We all want our competition horses to be fit and well but that doesn’t mean it’s all about fizz and no stamina. Here we take a look at nutrition for the competition horse.
The season can be a long one and is very much 12 months of the year now in disciplines such as dressage and show jumping so keeping the competition horse in peak performance all year round takes some doing.
Feeding is very much about balance and making sure they have enough energy for when competing but they don’t spend all their time when stabled barging at the door, unsettled and raring to go 24 hours of the day.
Competition horses need controllable energy and to stay focussed both when at competitions and training at home.
Energy that is too hot simply makes horses uncontrollable and leaves riders having to exercise them for hours on end in order to just keep them calm and trainable, but this equally puts strain and pressure on their joints and limbs.
There is such a fine balance between horses and ponies that run out of steam and petrol and those that appear about to explode at any moment.
Energy without the Fizz
The term energy without fizz is well used in the horse world and for this to be achieved horses require slow release energy and a feed plan that consists mainly of energy sources that are slow release in their formula.
Such a diet should be high in fibre and include super fibres, as well as oil, but bear in mind that the feed should be lower in cereals and therefore starch.
Super fibres are found in beet pulp and alfalfa, and for those horses prone to fizziness a cube is generally seen as containing a lot less cereal whereas mixes tend to be higher in cereal so that in general they will not suit this type of horse or pony.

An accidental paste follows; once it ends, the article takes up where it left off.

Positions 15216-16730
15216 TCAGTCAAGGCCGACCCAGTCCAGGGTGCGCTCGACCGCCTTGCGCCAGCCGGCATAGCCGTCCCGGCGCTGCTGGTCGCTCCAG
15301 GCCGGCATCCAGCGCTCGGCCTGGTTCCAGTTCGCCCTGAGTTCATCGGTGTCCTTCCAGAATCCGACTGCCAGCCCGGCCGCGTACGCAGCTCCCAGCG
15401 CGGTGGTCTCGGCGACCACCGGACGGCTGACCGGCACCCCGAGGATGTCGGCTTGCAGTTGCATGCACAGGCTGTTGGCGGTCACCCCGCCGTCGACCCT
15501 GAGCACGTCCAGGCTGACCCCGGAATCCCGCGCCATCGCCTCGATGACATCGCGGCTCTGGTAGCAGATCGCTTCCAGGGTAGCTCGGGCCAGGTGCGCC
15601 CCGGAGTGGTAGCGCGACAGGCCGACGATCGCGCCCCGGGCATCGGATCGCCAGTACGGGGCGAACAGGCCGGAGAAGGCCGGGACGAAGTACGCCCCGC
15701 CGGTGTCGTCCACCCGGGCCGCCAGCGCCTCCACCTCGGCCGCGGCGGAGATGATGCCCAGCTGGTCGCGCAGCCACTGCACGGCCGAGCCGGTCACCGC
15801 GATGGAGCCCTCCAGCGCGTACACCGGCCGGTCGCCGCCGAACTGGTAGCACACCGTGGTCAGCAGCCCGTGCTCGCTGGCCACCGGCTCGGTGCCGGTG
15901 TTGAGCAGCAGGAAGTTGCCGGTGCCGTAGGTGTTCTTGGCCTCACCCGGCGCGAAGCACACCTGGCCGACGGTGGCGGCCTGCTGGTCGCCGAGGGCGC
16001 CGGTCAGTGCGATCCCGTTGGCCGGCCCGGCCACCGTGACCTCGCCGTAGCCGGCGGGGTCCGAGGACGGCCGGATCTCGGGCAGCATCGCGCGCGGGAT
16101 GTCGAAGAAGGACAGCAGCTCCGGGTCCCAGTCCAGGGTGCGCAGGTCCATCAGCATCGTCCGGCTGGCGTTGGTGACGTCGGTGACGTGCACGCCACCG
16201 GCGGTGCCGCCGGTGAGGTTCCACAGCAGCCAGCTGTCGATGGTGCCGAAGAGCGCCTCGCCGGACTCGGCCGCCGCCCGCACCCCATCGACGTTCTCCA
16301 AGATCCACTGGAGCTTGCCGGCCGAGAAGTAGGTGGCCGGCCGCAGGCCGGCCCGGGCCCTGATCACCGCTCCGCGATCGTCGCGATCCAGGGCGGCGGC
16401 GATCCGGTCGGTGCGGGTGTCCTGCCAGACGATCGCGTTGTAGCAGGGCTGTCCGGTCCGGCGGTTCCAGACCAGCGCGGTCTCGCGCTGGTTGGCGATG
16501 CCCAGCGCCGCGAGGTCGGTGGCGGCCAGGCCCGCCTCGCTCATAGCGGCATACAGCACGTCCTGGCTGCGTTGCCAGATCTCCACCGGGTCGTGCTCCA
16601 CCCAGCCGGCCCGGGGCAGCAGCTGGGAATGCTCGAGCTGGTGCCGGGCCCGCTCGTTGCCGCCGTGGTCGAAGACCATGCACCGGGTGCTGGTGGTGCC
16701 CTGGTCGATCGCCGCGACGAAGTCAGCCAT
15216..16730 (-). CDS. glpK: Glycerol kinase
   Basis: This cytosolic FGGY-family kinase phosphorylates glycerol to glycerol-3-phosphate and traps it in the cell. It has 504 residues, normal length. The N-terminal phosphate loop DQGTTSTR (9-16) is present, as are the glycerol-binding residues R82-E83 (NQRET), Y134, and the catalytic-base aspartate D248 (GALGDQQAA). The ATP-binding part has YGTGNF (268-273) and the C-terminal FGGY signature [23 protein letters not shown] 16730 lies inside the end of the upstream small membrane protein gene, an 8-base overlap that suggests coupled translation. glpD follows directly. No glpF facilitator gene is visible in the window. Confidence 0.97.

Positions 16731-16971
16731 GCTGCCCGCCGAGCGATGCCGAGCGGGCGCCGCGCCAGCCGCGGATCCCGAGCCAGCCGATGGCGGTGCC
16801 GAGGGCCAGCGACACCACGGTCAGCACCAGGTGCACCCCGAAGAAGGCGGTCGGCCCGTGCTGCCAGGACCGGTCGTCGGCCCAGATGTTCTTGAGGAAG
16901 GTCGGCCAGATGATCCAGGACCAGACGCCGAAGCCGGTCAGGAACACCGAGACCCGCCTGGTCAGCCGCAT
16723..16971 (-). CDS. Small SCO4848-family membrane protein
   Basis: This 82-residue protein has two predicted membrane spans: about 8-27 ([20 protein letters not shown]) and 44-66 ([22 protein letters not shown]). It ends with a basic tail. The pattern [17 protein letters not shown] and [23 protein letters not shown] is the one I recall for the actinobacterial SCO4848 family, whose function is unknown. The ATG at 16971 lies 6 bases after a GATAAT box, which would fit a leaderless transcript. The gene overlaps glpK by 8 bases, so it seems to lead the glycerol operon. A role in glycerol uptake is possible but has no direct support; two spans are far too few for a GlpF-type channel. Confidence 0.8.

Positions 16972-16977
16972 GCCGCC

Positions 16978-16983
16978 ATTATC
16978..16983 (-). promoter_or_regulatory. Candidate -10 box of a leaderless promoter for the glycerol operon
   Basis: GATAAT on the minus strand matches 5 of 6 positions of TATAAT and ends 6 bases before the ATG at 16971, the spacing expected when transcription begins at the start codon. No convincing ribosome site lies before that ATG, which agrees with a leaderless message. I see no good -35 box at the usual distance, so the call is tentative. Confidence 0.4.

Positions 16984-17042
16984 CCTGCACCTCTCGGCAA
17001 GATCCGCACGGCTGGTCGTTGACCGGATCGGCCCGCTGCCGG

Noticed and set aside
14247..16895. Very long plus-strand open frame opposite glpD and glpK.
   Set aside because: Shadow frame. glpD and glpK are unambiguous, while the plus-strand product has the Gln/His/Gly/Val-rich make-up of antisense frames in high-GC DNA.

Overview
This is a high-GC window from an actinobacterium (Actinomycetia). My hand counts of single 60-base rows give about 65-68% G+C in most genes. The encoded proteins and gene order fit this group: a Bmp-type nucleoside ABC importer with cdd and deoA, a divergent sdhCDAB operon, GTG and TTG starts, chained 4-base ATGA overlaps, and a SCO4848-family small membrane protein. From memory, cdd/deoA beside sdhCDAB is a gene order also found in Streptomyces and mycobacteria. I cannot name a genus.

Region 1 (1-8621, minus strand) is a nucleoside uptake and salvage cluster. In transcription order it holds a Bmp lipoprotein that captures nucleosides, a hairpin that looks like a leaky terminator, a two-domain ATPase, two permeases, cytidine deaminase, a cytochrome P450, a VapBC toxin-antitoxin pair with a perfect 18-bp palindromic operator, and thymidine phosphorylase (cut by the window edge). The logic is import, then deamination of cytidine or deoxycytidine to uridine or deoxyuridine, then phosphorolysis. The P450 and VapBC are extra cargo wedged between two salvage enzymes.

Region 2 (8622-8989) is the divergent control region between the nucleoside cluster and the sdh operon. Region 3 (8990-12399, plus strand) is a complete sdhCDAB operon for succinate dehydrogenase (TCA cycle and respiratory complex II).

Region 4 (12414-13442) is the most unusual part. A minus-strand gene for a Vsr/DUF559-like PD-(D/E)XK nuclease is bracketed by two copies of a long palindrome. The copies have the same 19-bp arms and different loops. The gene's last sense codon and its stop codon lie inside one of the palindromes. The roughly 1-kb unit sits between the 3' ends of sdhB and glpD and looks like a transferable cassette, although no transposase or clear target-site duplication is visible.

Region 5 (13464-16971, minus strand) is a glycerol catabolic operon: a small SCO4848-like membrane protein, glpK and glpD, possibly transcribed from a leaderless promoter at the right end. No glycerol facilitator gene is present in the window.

What is Best for my Horse?
When looking at nutrition for the competition horse, feeds are usually referred to as either fast release or slow release. This means how the energy in the feed is metabolised by the horse.
For horses that need a supply of energy for short sharp bursts of speed, look for fast release energy feeds. Typically this would be horses competing in show jumping at a high level.
At the other end of the spectrum, horses used for endurance riding require slow release energy where it is provided for a sustained period of time.
Ideally all working horses need a good balance of both types of energy, and it is the balance between the two that needs to change depending on the type of horse and activity.
It goes back to the well-known saying that horses should be fed as individuals. As we know what will suit a thoroughbred will not suit an Irish Draught or cobby type.
For competition horses ensuring their protein requirement is met is crucial for the growth and repair of muscles, as this then develops strength and topline which leads on to prevention of injury.
Research has shown that horses can make about half of the amino acid ‘building blocks’ of protein in their body, but the rest must be supplied by their diet.
Lysine and methionine are important for recovery and can be found in most competition horse type feeds.
Equally oils in feeds for competition horses are important for a number of benefits including the fact that there is a glycogen sparing effect when high oil diets are used.
This means that the fat stores are used up when the animal is performing aerobically at slower speeds and the glycogen stores in the muscles are reserved for the fast anaerobic sprint work.
By feeding a high oil diet there is more fuel in the tank and so less muscle damage, after hard exercise, thanks to lower levels of lactic acid accumulation in the muscles.
Most competition horses do need some cereal content in their diet to provide the fast release energy we discussed earlier and this also helps to ensure good glycogen reserves in the muscles.
Competition horses that are fizzy should be fed on a high oil, high fibre and low starch diet while the more laid back horses and ponies can benefit from a diet with fast release type energy sources, such as a mix.
Vitamins and minerals are also important for all aspects of competition horses from calcium for bone strength to energy utilisation and hoof quality. Antioxidants such as vitamin E and selenium help to ‘mop-up’ free radicals produced when your horse exercises while B-vitamins stimulate appetite.
To work at their best, today’s competition horses need to be powered to perform at their optimum levels to stay ahead of the game.
Contact the British Horse Feeds team for any feed advice.
Read more about our feeds here.